Good idea: High school issuing laptops to its students so they can access school materials at any time. Bad idea: High school administrators using the webcams in those computers to spy on the students at home.
Ridiculous as it may sound, that’s exactly what a lawsuit (pdf) in U.S. District Court alleges a Pennsylvania school did. The parents of Blake J. Robbins sued Lower Merion School District, saying that administrators remotely accessed the webcam to spy on their son. Nowhere in any “written documentation accompanying the laptop,” or in any “documentation appearing on any Web site or handed out to students or parents concerning the use of the laptop,” was any reference made “to the fact that the school district has the ability to remotely activate the embedded webcam at any time the school district wished to intercept images from that webcam of anyone or anything appearing in front of the camera,” the complaint states [Courthouse News].
How did the family find out about this surveillance? Assistant principal Lindy Matsko tried to discipline young Blake Robbins for undisclosed bad behavior in his own home (though what exactly makes high school principals think they have the right to regulate the entire world has always escaped me). And to prove the allegations, Matsko produced a photo from the webcam of Robbins’ computer.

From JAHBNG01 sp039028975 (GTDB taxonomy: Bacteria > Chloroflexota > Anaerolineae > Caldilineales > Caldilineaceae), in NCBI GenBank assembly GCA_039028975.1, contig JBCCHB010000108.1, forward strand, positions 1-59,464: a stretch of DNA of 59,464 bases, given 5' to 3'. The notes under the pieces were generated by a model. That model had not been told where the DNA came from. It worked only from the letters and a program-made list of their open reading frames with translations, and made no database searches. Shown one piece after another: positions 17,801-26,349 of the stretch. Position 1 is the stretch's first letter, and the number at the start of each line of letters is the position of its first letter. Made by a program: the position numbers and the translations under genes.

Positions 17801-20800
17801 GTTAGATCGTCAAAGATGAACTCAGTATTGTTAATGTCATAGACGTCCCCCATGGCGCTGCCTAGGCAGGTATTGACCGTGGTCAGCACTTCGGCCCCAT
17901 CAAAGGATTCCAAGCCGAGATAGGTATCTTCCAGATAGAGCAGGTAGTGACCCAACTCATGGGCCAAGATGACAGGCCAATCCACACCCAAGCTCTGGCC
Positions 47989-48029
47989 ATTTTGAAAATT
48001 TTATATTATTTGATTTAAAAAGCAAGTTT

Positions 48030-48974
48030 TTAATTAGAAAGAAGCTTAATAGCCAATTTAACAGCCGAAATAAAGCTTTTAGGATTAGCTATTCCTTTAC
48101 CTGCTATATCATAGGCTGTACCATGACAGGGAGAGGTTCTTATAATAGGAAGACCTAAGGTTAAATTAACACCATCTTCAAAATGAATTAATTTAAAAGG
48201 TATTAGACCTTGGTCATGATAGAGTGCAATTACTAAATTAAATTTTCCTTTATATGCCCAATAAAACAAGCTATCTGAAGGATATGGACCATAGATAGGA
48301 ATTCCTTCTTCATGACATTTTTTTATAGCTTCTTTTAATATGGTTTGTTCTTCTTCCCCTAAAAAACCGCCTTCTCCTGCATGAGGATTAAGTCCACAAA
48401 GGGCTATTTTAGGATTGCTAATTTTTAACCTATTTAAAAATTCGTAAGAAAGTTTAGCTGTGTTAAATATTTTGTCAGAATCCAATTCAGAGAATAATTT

Before we go off a cliff in condemning Lower Merion, though, we haven’t heard their side of it yet. Things may not have played out exactly as the suit alleges. If it was a MacBook, for example, Blake may have used the built-in Photo Booth software to take a picture of himself doing something questionable while at home, which may or may not be against the school’s policy. If that photo got posted online or even synced back with the school’s admins the next day, it’s possible that Matsko was given access to the photo for disciplinary purposes [Ars Technica]. It’s no stretch to believe that a high school-aged person would do this, especially one not considering the fact that webcams can be remotely accessed.
Even if Robbins were foolish enough to photograph himself, though, the school still must account for what Robbins father says: That Matsko confirmed to him the administration has the ability to remotely access the cameras. Never mind that the school owns the computers; just having the ability to spy into private homes sets the school up for a public relations fiasco, even if they hadn’t blatantly used the ability to try to punish a student.
The school’s leaders have yet to issue its defense to these charges. They better have a good one.
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Image: flickr / racatumba